The discussions by the health basket committee for 2020 opened Sunday, under the same pressures as every year to make particularly expensive drugs and technologies eligible for government subsidies. This year there will also be input from patients themselves.
The 21-member committee, headed by Hadassah-University Hospital director Prof. Zeev Rothstein, will have to sift through a record 900 new drugs and technologies to decide which to include. Most of the proposals are for cancer drugs, along with those to treat rare diseases and syndromes.
For the first time, patients are being asked to submit their impressions and document their experiences with treatments that are candidates for inclusion. As part of this pilot project, patients are asked eight leading questions about both physical and emotional side effects, impact of the drug or technology on their quality of life, the frequency of hospitalization or doctors’ consultations, and other socioeconomic consequences.
Around 50 patients have already made reports through the committee’s web page on the Health Ministry website, and anyone interested in submitting testimony is invited to do so. This information will be presented to the committee alongside the results of clinical research, recommendations by physicians’ associations and other relevant information.
This represents somewhat of a change, as over the years committee members have done their best to avoid external influences on their deliberations, including emotional appeals by various groups of patients or by individuals. The committee had always relied primarily on clinical studies and not on anecdotal evidence, so as to make the most objective decision possible.
Tal Morgenstern, director of the technological assessment branch for the health basket, who is leading the public input pilot, said that while the panel prefers to rely on hard facts to set its priorities, the committee was never comprised solely of medical professionals. “Those who established the committee two decades ago believed that to make decisions one must also relate to social, ethical, legal and financial aspects,” she said.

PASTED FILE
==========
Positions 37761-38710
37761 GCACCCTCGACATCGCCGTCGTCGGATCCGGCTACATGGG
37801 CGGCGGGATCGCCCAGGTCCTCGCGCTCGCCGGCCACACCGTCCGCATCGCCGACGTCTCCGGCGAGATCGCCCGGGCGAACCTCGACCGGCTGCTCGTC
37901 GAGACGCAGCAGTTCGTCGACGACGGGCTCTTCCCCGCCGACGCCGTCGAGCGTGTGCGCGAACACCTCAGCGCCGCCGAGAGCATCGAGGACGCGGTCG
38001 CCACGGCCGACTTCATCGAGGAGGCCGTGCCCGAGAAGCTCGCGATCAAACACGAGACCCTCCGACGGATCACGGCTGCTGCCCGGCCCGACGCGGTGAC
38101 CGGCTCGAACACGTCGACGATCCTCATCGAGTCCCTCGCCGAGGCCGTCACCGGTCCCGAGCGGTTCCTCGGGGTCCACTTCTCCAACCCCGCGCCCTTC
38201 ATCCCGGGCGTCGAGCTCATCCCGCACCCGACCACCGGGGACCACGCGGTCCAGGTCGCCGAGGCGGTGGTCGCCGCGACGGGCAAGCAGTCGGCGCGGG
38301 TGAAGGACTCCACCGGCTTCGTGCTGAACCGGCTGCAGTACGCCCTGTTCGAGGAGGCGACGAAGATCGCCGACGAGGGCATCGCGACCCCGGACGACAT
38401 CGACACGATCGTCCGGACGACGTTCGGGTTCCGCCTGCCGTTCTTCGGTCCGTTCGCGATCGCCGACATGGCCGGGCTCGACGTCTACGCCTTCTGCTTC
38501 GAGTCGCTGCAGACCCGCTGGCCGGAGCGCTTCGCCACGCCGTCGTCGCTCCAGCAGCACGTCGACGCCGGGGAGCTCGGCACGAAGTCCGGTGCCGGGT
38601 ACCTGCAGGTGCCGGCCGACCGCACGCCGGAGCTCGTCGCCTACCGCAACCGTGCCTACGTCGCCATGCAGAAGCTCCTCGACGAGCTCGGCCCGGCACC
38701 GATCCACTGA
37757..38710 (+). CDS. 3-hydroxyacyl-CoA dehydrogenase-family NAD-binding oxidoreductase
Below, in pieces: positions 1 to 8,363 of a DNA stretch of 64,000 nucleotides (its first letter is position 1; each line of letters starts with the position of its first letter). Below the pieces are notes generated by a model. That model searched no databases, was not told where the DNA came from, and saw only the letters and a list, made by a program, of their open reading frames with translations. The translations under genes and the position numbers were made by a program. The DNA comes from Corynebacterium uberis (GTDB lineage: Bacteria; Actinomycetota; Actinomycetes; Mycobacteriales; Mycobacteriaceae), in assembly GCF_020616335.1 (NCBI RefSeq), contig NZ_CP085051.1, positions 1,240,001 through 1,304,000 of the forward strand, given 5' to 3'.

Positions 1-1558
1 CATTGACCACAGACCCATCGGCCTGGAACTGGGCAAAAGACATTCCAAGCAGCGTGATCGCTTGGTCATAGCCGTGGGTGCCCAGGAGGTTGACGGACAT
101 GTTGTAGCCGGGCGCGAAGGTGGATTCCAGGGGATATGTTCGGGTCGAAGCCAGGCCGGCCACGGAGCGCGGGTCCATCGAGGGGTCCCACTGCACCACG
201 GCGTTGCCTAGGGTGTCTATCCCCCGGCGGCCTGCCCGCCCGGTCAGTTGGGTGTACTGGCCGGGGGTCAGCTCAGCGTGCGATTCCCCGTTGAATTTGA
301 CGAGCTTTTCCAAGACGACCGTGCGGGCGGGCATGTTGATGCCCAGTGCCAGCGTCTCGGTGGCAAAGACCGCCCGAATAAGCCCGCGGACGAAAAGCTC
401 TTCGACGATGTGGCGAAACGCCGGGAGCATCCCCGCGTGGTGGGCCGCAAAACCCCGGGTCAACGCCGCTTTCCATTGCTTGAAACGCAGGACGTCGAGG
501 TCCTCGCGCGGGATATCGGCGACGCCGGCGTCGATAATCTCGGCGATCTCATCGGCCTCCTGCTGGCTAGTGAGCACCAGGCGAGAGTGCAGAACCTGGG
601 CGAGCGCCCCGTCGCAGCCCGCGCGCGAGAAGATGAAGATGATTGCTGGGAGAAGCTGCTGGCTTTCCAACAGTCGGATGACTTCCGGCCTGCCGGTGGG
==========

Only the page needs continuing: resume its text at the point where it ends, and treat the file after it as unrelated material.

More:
“Over the years we noticed that there was very little representation of the patient experience while working on the basket, compared to the clinical data,” she said, adding that this complaint was often voiced by patients who initiated contact with either the Health Ministry or individual members of the committee. “There are a lot of things that only a patient can explain and that a doctor can’t always elicit from him properly. So this is another level in the array of considerations that completes the picture,” Morgenstern said.
- Israel Strategic Affairs Minister's Cruelty to Drug Addicts
- Health Ministry Slaps Drug Company Over Price Gouging
- Israel Is Forcing Doctors to Get Inferior Education Abroad – and Compromising Its Health Care
This will be a particularly challenging year for the committee. Among the drugs it is being asked to consider is Zolgensma, a breakthrough one-off treatment for spinal muscular atrophy in children under two years old, and which costs 7.5 million shekels ($2.1 million) per patient, making it the most expensive drug in the world right now. The committee will also debate including Luxturna, an individualized gene-therapy treatment for inherited retinal disease – a genetic eye disease that leads to blindness. It cost around 4 million shekels per patient. Luxturna was proposed for inclusion last year, but it was not approved.
In general those drugs that will feature most prominently in the committee hearings will be those that were left out last year due to their cost. The panel will deal extensively with drugs that intervene in the immune system to fight cancer. This group includes, among others, Keytruda, Opdivo, and Tecentriq, which are drugs to help cancer patients whose tumors have metastasized and who are suffering from head, neck, lung, skin, and kidney cancer, as well as cancerous growths in the digestive system, liver and pancreas. These drugs are administered under differing circumstances, sometimes as treatment in the first instance and sometimes at more advanced stages.
Technologies the committee will consider include low-level CT scans for heavy smokers as a means of early detection of lung cancer, and a technology for early detection of skin cancer through a computerized scan of suspicious moles. The panel will also consider public funds for glasses for children under age eight; funding for contraception, like hormones and condoms, with a low copayment and increasing the number of physical therapy sessions for the chronically ill.